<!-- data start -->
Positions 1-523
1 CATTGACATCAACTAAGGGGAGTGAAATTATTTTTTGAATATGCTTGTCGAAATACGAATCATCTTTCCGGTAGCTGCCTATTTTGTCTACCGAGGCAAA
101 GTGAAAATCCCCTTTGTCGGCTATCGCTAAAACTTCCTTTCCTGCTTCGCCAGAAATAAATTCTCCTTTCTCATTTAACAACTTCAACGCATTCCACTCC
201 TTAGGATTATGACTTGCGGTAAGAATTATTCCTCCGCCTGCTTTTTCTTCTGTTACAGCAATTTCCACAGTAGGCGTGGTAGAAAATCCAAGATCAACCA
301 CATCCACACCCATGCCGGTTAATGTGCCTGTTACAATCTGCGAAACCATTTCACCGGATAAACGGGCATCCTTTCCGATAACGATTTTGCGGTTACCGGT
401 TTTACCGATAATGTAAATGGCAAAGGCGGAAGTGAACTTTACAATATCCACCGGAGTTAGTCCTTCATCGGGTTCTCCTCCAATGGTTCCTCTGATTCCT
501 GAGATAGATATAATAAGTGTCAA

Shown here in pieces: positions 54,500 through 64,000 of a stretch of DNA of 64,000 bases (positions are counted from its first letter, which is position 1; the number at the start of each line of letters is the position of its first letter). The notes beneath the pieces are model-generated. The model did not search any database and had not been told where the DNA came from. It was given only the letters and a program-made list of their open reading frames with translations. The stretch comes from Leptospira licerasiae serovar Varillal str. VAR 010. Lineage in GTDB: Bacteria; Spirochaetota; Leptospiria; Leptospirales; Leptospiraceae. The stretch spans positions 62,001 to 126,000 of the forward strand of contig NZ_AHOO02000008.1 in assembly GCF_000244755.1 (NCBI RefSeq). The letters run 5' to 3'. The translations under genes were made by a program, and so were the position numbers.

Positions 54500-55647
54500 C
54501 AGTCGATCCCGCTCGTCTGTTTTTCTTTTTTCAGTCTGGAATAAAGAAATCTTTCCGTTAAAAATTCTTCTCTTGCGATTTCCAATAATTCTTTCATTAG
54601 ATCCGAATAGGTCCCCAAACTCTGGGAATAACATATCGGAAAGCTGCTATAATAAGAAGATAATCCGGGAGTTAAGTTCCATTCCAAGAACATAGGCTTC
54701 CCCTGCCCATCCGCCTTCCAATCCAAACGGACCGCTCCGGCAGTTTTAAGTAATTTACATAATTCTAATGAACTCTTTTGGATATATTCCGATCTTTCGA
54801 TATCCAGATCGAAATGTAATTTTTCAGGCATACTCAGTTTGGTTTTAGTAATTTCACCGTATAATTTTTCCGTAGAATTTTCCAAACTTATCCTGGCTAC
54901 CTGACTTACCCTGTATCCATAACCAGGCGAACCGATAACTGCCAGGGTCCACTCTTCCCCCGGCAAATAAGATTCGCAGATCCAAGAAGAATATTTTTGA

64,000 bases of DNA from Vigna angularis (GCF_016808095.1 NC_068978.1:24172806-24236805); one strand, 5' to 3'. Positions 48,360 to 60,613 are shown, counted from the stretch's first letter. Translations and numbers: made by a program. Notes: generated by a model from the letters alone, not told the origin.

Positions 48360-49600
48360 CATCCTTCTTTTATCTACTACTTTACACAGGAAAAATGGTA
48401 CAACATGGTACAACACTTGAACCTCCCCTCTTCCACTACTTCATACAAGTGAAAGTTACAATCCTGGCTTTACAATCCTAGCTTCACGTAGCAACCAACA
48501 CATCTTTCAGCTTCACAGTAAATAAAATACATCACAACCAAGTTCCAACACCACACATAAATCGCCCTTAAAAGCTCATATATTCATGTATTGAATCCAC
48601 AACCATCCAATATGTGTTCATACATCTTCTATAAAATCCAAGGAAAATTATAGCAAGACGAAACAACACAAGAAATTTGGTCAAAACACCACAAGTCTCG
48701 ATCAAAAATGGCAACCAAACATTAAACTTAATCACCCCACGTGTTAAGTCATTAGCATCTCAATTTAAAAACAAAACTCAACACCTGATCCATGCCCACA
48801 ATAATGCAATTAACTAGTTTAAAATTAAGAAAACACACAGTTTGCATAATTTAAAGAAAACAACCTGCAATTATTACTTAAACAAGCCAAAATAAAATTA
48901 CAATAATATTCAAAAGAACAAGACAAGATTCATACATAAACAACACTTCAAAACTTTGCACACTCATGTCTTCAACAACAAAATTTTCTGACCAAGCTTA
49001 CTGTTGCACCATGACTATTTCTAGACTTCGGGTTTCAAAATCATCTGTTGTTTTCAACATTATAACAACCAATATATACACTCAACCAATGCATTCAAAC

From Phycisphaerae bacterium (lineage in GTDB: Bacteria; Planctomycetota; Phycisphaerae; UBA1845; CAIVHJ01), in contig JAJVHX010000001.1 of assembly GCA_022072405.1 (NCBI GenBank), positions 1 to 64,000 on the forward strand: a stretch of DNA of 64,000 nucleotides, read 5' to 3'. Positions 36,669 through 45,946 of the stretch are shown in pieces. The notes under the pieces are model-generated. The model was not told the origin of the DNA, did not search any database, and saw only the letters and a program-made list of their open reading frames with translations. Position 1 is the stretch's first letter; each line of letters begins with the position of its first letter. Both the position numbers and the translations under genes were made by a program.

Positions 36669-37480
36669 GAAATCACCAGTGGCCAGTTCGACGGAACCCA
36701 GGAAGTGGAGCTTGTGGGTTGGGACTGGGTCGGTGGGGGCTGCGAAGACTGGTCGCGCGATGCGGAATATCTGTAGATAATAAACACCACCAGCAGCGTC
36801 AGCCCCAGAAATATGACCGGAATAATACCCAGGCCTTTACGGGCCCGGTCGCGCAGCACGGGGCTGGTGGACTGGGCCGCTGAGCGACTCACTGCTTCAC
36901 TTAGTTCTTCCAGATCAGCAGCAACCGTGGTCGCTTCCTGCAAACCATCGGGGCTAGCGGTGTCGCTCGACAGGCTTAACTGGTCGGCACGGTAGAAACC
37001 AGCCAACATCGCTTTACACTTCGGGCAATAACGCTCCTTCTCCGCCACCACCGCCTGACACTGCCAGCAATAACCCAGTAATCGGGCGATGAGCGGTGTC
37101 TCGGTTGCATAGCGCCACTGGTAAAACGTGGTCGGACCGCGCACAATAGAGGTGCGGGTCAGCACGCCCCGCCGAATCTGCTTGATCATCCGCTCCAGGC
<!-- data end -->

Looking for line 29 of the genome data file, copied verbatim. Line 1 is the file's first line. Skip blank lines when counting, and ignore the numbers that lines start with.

36701 GGAAGTGGAGCTTGTGGGTTGGGACTGGGTCGGTGGGGGCTGCGAAGACTGGTCGCGCGATGCGGAATATCTGTAGATAATAAACACCACCAGCAGCGTC